The FCA (Free Carrier) Incoterm 2020 is the first Incoterm of the F group, the others being FAS (Free Alongside Ship) and FOB (Free On Board).
Before we get into the details of the provision, let’s repeat a principle that we already stated in our guide on how to use Incoterms:
Incoterms determine the physical place in the supply chain where the transfer of risk shifts from the seller to the buyer.
In the E group, the only Incoterm being EXW (Ex Works), the seller’s responsibility is minimal as the risk is transferred to the buyer the the seller’s premises upon collection of the goods.
Group F Incoterms: common features
In the F group, which directly follows the E group, the seller’s responsibility is bigger, but, and this is true for all the Incoterms of this category, it ends at some point within the place of origin, i.e. the risk is transferred from the seller to the buyer somewhere in origin (consolidation warehouse, port of loading, etc).
Just to clarify this concept, see how the FCA Incoterm 2020 is written: FCA Free Carrier (named place of delivery). It is even clearer by reading the FAS and FOB, the other members of the F group: FAS Free Alongside Ship (named port of shipment), FOB Free On Board (named port of shipment).
What is that parenthetic place of delivery? As we just wrote, is it the place where delivery takes place, that, in the case of the F group, is always within origin. By contrast, if you read the CFR Incoterm, the first of the C group, it will be written: CFR Cost & Freight (named port of destination).
As you can read from the parenthetic reference, the difference stems from the port of shipment, in the case of the F group, and the port of destination, in the case of the C group (actually, the C group has its own peculiarities: you can read more in our article How to deal with Group C Shipment Contracts).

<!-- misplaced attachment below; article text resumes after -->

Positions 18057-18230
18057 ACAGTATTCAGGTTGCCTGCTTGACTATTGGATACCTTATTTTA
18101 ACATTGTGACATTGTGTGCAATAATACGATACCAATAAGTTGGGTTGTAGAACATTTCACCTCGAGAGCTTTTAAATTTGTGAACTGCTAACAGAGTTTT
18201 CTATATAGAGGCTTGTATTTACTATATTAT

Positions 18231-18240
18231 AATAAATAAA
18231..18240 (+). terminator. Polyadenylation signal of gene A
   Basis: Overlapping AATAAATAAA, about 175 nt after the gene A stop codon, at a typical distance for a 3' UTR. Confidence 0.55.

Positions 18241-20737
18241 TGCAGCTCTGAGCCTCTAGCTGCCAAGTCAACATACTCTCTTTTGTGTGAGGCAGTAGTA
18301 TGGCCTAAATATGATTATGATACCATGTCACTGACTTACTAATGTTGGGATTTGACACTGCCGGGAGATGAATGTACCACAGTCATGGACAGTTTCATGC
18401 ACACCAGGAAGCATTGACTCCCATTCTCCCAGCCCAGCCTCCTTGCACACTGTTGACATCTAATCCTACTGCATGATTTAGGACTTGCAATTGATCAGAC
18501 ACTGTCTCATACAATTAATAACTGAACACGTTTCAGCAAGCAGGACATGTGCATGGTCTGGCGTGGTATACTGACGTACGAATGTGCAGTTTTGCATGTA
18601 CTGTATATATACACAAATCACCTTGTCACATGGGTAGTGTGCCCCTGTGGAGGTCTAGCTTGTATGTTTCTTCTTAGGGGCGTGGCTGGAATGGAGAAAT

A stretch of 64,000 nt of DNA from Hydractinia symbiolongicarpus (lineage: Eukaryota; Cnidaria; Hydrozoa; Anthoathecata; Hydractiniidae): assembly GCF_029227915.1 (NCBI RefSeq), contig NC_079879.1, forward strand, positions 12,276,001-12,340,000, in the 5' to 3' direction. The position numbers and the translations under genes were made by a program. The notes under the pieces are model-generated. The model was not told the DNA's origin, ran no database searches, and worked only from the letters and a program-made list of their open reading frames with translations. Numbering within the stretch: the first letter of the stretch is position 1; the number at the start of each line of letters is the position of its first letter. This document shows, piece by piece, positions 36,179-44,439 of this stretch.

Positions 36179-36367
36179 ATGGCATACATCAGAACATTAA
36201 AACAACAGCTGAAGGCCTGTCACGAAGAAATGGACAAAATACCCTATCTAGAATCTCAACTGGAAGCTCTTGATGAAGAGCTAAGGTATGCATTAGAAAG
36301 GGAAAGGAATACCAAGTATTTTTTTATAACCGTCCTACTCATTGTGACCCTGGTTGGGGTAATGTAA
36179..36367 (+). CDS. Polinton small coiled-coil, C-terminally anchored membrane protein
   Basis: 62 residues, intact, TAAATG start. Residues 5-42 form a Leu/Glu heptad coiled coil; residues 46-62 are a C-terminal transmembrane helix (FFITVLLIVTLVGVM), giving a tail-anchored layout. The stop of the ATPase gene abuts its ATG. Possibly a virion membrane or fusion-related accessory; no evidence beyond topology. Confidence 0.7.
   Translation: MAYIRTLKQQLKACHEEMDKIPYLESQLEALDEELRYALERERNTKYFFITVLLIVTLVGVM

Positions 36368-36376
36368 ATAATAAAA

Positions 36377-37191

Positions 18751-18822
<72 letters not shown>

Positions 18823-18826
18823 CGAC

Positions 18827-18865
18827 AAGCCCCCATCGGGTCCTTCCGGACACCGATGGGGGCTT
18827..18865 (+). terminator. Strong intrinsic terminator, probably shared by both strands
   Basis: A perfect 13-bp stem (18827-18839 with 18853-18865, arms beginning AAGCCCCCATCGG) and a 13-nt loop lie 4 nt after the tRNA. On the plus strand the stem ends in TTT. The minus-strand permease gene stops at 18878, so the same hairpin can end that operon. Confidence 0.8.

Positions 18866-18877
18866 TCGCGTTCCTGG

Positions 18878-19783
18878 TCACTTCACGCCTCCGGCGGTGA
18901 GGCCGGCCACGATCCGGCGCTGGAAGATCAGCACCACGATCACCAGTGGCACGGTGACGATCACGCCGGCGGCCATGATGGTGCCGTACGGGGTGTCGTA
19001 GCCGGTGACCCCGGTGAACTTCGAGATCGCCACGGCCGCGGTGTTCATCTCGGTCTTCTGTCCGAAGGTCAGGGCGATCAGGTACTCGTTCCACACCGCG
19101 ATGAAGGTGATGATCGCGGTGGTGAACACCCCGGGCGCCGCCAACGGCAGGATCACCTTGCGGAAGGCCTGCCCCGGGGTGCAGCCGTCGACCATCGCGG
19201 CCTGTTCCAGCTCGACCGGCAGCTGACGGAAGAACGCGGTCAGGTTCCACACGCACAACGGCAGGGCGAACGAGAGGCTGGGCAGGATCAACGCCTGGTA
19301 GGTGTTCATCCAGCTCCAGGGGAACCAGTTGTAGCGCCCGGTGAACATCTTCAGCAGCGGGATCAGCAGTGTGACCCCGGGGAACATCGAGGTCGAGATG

Either case, you see that Incoterms require the place of delivery to be specified («named port of»…). For more about this topic, you can refer to our article about how to use Incoterms.
FCA Free Carrier: what is the carrier?
With regard to FCA, Free Carrier, the question will be: what is the carrier?
FCA says «named place of delivery», not specifically a port, therefore, the carrier must not be necessarily a shipping line or an airline, but can also be the truck that picks up the goods and takes them to the port.
Under the FCA Incoterm, the place of delivery can be the seller’s facility, the forwarder’s facility, a port, or an airport.
Delivery occurs when the goods are presented to the carrier nominated by the buyer at the named place or port, loaded on the collecting vehicle and cleared for export.
As you can see, the definition of the carrier is paramount.
A practical example
Let’s make an example: a Turkish textile company buys fabric from an Italian firm established in Milan, under FCA Incoterms 2020.
Because the FCA is part of the F group, we know already for sure that the place of delivery will be somewhere in Italy.
Even if the parties agree that the goods will be shipped from the Genoa port, the place of delivery under FCA Incoterms could be different.
If the contract says FCA (Milan, seller’s address), the place of delivery would be the Italian firm’s premises; the contract will need to define the carrier that will come to collect the goods, and that would be the moment where the seller’s responsibilities end.
If the truck has an accident on the way to Genoa, is not on the Italian firm’s anymore.
On the other side, if the contract says FCA (Port of Genoa), the place of delivery occurs when the goods are presented to the shipping line designated by the buyer at the port of Genoa. In this case, the carrier is not the truck carrying the goods from Milan to Genoa, and anything that happens before the goods are delivered to the shipping line is on the seller.
Updates from the 2020 publication
One aspect that has been clarified in the 2020 version of Incoterms, is that the seller can use their own means of carriage to take the goods to the port or airport. They could do so anyway even in the previous version, but in the new one it has been specifically allowed.
While in principle carrying more responsibilities for the seller than the EXW, the FCA Incoterm is the best alternative for a seller wanting to minimise their responsibilities in an international sale. The reason being that the EXW was never meant for international transactions; it is better instead to use FCA and to name as place of delivery the seller’s facilities. The outcome is the same as the EXW, but clearer.
Globartis Research Center